An arched white structure on a terrace
“The Sail” at London’s Somerset House. (Photo: Ed Reeve)

Ini Archibong Creates a Traveling Monument Devoted to the African Diaspora

The Nigerian American designer unveiled his Pavilion of the African Diaspora at the third-annual London Design Biennale.
By Tiffany Jow
June 12, 2021
3 minute read

To showcase the world’s most inventive designers, the London Design Biennale invites participants who represent their country, city, or territory to respond to a given subject with an original work, and installs them throughout the Somerset House arts center in the spring. The premise created an obstacle for designer Ini Archibong, who in 2019 was approached by artist and set designer Es Devlin, the artistic director for this year’s “Resonance”-themed iteration of the event (postponed from 2020, due to the pandemic). “I’m appreciative of celebrating culture, but the idea of representing a flag that covers so many people who are so diverse and different didn’t sit right with me,” Archibong says on Ep. 75 of our At a Distance podcast, recorded last September. “I thought, Well, who do I identify with?”

Born and raised in Southern California by Nigerian parents who came to the United States as college students, Archibong has lived in Switzerland since 2014, and understands the feeling of displacement firsthand. He also feels a sense of kinship, safety, and home whenever he sees people who look like him, regardless of the country he’s in. Eventually, Archibong decided his design would represent the African diaspora, a term that refers to the international spread of African people, ideas, and customs via both voluntary migration and enslavement. Last week, he unveiled his Pavilion of the African Diaspora (on view through June 27), the first of a three-part traveling installation that unites Black voices and celebrates their global cultural influence.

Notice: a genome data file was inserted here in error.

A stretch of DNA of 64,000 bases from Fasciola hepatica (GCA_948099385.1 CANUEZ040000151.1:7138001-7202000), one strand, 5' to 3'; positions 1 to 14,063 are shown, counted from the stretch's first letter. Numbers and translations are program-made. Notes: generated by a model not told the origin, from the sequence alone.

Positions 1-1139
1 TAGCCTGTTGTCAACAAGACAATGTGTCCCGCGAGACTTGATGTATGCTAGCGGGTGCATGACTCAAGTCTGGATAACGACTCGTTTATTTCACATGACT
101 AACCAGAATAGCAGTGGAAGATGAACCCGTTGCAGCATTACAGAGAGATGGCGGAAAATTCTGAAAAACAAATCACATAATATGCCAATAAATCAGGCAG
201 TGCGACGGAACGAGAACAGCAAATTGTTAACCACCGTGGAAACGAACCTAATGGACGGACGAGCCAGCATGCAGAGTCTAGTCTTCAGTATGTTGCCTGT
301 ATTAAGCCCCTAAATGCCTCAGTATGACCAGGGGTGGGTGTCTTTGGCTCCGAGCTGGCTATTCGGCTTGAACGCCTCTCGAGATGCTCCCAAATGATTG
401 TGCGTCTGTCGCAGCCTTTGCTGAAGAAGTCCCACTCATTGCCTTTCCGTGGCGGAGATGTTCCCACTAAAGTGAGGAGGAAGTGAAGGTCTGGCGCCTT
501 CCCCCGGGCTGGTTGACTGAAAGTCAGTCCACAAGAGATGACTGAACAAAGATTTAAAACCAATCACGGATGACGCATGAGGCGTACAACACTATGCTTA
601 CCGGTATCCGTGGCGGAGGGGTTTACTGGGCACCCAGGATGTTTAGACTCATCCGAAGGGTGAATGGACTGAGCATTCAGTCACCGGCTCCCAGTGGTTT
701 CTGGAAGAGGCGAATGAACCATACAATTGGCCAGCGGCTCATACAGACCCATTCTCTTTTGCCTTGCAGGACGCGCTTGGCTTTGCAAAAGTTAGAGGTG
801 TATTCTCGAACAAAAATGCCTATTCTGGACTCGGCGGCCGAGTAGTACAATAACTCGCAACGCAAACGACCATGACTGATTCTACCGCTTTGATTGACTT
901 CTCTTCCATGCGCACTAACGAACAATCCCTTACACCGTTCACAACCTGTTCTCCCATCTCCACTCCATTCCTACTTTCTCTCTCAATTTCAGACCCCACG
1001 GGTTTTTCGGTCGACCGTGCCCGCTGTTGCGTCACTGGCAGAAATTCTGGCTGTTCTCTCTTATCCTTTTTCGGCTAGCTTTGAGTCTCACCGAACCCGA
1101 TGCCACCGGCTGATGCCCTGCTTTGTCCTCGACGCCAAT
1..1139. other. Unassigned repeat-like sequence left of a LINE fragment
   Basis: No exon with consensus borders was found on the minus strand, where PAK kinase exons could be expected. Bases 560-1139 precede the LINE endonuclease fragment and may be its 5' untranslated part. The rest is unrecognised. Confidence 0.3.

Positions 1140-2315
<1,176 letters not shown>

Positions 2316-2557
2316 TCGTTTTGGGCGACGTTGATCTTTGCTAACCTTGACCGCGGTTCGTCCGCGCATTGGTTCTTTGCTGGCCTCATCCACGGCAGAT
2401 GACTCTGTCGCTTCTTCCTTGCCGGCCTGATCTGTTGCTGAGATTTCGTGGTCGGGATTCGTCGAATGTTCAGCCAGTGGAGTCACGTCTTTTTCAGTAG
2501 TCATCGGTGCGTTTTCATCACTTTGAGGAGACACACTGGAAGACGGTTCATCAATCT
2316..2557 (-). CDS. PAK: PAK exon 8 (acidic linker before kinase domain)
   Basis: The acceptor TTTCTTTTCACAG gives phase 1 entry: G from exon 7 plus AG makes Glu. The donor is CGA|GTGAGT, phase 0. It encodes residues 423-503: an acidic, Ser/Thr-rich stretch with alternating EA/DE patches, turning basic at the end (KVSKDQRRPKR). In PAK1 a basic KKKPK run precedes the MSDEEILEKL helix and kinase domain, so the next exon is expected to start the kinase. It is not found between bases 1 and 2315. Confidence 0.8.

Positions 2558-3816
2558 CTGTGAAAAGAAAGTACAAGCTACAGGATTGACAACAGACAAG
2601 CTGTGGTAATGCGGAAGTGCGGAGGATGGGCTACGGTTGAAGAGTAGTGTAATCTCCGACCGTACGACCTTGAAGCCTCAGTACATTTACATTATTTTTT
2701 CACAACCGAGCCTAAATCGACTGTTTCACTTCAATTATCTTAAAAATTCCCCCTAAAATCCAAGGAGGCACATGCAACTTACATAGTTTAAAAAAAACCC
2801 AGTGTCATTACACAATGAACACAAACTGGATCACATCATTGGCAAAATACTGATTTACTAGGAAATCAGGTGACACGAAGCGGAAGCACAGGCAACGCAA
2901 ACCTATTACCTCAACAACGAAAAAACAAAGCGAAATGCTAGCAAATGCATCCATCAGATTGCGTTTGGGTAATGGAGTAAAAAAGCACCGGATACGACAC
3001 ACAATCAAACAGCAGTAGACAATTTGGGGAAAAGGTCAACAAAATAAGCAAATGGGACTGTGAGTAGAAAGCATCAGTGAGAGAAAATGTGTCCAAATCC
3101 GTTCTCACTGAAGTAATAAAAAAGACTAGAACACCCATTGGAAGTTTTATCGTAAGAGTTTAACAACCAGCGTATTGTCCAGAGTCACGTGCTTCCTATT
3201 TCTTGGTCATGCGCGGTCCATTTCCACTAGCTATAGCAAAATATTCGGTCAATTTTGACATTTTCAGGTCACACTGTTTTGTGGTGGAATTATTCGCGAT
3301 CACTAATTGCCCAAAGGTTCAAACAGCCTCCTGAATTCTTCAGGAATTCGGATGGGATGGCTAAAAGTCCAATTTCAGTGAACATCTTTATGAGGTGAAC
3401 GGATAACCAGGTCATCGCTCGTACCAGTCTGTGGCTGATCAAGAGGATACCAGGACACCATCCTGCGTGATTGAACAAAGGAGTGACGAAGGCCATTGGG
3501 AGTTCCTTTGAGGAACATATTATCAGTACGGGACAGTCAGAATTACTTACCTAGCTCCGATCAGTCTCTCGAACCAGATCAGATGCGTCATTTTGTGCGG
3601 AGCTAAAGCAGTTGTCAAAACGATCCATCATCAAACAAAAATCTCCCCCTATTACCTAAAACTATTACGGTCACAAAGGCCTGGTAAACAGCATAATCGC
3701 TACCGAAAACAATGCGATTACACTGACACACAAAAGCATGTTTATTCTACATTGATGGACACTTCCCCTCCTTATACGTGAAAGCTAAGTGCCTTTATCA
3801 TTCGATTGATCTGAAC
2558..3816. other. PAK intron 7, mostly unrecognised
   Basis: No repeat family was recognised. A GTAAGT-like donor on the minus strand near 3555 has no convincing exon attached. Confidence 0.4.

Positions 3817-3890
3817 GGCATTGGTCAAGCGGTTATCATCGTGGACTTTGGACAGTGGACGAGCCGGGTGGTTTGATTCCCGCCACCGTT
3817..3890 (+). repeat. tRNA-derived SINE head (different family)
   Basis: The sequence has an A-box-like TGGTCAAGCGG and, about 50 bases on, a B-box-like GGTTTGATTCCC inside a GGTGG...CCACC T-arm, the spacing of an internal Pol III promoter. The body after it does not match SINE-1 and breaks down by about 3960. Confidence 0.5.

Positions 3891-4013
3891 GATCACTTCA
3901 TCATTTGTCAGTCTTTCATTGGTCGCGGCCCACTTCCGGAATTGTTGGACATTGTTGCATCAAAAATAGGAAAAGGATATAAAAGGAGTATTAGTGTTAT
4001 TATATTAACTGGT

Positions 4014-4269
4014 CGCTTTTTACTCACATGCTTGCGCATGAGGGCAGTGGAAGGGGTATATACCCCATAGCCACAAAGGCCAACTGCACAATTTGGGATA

The project begins with “The Sail,” a billowing 25-foot-tall arch informed by conch and cowrie shells—once a form of currency in Africa and a symbol of trade and commerce—currently unfurled on Somerset House’s River Terrace. Next it will be followed by “The Wave,” a curved edifice to be erected in New York this fall. “The Shell,” a canopied stage, will debut at Art Basel Miami Beach in December. Archibong plans to activate each installment with in-person talks and performances, showcasing work from the communities the structures salute. (The line-up for these events is still taking shape amid Covid-19 restrictions.) On June 16, Archibong will be part of an online Biennale panel discussion focusing on how designers from various cultures might find new ways to resonate with a global audience.

Through these efforts the designer hopes to create a platform for people of African descent, and draw attention to the lack of monuments and public places designed for them. “There’s a potential for design voices to have an impact beyond the sphere of their local design community,” he says. “My responsibility is to take it to the next level.”